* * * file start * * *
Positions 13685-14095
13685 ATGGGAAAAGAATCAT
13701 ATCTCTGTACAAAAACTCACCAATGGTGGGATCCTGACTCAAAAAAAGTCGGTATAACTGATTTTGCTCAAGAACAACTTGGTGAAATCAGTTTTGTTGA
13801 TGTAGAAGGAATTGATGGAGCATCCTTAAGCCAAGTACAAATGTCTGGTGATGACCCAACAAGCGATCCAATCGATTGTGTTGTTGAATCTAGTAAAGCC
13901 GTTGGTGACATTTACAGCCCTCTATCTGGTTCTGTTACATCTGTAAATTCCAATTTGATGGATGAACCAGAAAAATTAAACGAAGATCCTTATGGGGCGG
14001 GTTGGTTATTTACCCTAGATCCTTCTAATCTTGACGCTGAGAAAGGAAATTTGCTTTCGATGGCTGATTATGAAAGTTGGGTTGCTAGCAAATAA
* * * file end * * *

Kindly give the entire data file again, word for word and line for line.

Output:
Positions 13685-14095
13685 ATGGGAAAAGAATCAT
13701 ATCTCTGTACAAAAACTCACCAATGGTGGGATCCTGACTCAAAAAAAGTCGGTATAACTGATTTTGCTCAAGAACAACTTGGTGAAATCAGTTTTGTTGA
13801 TGTAGAAGGAATTGATGGAGCATCCTTAAGCCAAGTACAAATGTCTGGTGATGACCCAACAAGCGATCCAATCGATTGTGTTGTTGAATCTAGTAAAGCC
13901 GTTGGTGACATTTACAGCCCTCTATCTGGTTCTGTTACATCTGTAAATTCCAATTTGATGGATGAACCAGAAAAATTAAACGAAGATCCTTATGGGGCGG
14001 GTTGGTTATTTACCCTAGATCCTTCTAATCTTGACGCTGAGAAAGGAAATTTGCTTTCGATGGCTGATTATGAAAGTTGGGTTGCTAGCAAATAA